Driving home for Christmas

I´m sitting in an airport hall in Athens as Chris Rea’s Driving Home for Christmas blares out of the speakers. I put in my earplugs. The only thing I can think about is 18-year-old Congolese Jack, who saw his parents and sister being murdered in front of his eyes. I still see him sitting in front of me in the clinic, ticking two stones together, suffering from mutism, abruptly turning his head from one side to the other as he catches sight of his visual hallucinations. I prescribed antipsychotics for a few days and referred him to MSF (Médecins sans Frontières), who have a trauma-psychiatrist employed in their team. Only the most severe cases can be seen by this psychiatrist and it can take a few weeks. In the meantime, the only thing I could offer is to see Jack every 3 days to monitor his situation. The call for my flight brings me back to the airport hall: I’m going home for Christmas, but Jack has to call his tent in Moria his home for probably the next year. In reality, Moria is a home to no-one.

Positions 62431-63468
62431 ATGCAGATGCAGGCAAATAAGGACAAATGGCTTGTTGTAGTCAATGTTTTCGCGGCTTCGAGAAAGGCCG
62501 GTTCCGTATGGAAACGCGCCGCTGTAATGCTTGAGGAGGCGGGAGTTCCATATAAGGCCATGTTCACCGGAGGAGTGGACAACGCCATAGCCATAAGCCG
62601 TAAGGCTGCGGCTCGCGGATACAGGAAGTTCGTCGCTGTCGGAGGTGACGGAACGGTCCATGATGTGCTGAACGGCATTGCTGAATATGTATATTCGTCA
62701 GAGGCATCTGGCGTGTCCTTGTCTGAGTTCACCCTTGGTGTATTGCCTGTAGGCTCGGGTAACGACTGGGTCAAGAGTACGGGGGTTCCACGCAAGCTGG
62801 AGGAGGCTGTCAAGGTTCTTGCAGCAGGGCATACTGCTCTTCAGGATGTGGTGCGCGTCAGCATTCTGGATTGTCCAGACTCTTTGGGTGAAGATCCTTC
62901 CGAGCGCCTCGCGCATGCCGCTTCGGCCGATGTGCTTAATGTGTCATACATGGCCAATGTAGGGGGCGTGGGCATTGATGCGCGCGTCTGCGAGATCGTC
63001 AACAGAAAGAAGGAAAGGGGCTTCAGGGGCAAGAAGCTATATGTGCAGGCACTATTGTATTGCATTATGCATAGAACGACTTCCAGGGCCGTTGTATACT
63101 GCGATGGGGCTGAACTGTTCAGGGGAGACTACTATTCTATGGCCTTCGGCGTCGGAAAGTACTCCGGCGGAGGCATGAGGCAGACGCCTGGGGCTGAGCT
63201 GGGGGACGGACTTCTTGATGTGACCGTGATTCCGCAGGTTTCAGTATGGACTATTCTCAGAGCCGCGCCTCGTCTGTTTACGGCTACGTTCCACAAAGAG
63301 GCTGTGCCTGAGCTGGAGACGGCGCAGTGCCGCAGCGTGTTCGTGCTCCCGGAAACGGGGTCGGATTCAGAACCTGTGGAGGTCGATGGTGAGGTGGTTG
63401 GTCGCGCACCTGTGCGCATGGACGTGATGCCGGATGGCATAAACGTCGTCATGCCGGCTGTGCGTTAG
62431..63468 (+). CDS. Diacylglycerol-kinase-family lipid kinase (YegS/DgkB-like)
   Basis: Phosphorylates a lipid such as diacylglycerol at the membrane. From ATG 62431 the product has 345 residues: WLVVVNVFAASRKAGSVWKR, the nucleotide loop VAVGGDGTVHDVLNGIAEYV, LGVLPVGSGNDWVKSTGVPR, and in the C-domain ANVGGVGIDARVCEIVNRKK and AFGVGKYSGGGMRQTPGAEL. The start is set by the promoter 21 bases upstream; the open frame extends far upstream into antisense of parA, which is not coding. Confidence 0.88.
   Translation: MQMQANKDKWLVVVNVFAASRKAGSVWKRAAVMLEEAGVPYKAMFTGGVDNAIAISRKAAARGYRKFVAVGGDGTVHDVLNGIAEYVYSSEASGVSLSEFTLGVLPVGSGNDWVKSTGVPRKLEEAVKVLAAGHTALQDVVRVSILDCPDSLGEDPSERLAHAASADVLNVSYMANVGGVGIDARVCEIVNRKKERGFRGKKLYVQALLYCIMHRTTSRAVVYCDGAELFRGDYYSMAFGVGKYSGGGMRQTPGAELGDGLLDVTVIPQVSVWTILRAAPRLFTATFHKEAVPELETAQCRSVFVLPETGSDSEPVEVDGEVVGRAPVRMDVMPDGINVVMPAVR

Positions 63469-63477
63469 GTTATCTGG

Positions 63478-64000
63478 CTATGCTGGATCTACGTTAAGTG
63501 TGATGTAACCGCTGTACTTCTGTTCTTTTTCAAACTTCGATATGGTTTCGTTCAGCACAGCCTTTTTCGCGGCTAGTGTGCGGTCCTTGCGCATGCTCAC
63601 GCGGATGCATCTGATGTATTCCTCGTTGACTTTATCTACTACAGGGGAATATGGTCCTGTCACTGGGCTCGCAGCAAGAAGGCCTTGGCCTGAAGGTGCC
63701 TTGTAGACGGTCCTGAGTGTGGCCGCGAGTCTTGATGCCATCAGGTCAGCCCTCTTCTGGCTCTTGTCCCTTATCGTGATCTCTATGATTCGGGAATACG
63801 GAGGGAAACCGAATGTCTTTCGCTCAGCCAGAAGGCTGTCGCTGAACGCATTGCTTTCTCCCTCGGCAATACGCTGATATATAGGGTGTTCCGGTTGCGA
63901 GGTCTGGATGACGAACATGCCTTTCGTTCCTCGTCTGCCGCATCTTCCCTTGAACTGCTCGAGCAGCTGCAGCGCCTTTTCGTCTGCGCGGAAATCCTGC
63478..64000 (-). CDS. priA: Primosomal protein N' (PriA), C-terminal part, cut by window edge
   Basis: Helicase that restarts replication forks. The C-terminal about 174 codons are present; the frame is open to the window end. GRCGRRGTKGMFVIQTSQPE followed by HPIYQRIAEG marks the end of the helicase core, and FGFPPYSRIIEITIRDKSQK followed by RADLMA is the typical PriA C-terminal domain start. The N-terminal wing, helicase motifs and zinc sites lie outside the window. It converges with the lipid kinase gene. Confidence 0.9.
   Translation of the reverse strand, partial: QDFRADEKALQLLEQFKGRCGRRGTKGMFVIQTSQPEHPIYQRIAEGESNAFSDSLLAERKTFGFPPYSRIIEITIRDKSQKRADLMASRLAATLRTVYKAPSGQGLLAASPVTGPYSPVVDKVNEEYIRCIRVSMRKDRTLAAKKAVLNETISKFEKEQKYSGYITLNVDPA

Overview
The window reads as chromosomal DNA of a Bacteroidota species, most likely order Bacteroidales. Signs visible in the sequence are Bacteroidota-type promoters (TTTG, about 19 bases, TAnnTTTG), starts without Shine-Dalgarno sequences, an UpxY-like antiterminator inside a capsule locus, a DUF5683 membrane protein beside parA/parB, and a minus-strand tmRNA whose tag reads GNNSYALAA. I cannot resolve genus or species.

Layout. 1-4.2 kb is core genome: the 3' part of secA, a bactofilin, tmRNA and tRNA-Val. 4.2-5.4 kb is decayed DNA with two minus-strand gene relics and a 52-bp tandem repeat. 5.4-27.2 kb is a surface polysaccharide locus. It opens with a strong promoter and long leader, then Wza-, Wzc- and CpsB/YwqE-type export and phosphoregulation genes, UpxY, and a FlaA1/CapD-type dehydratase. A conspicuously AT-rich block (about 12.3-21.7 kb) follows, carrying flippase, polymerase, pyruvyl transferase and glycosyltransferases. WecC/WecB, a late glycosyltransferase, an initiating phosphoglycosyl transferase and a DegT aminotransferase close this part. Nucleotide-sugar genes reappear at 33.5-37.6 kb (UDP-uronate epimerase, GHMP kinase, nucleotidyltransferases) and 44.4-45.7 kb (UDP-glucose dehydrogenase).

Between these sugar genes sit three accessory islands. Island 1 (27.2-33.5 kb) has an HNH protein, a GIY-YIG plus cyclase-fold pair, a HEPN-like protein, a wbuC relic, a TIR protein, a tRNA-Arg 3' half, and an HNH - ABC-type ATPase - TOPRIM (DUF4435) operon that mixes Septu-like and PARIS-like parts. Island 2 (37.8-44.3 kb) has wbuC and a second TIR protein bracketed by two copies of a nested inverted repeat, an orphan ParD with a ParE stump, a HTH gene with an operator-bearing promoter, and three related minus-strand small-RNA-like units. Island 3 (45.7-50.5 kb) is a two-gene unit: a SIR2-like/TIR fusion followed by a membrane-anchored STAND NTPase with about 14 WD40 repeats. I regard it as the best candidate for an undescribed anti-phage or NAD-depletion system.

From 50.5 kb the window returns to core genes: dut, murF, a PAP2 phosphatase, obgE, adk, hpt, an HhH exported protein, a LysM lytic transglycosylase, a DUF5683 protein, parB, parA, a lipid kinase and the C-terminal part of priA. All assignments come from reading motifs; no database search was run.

This last month, I´ve been working as a junior medical doctor for the Boat Refugee Foundation, a Dutch NGO providing both medical and psychosocial care for the inhabitants of camp Moria, one of Europe’s biggest refugee camps situated on the island of Lesvos in Greece. Originally set up as a transit camp for a maximum of 3100 refugees with a maximum length of stay of 48 hours, it currently houses around 7000 inhabitants who can expect to live in the camp for many months or even a few years. All the words I could use to describe the place – inhumane, appalling, depressing, tragic –  don’t do it justice. The muddy paths; the tents leaking and often housing more than 10 people; the cold wind blowing through the blankets that serve as a door; the open sewage;  the people waiting for hours in the food-line in something that looks like a cage: it’s a demoralizing place.

Together with a group of doctors, nurses, support crew and translators, I´ve worked in a medical clinic, covering the evening hours to make sure medical help is always available to the inhabitants of the camp. Around a hundred patients visit the clinic every night, mainly presenting with primary care or psychiatric problems. It gives courage to know that a group of, often young, doctors and nurses, see the importance of working for the most vulnerable people living in this world, and although we all work in the camp for relatively short time periods, we work like a well-oiled machine. As soon as we are driving out of the camp at midnight, we share our frustrations about how little we can offer most of these patients but, despite all the limitations, we are flexible, inventive and we often find ways to improve our care. Despite our efforts, sometimes the circumstances of Moria can’t be beaten: the best ‘management’ would be ‘discharge’ out of Moria, which is impossible.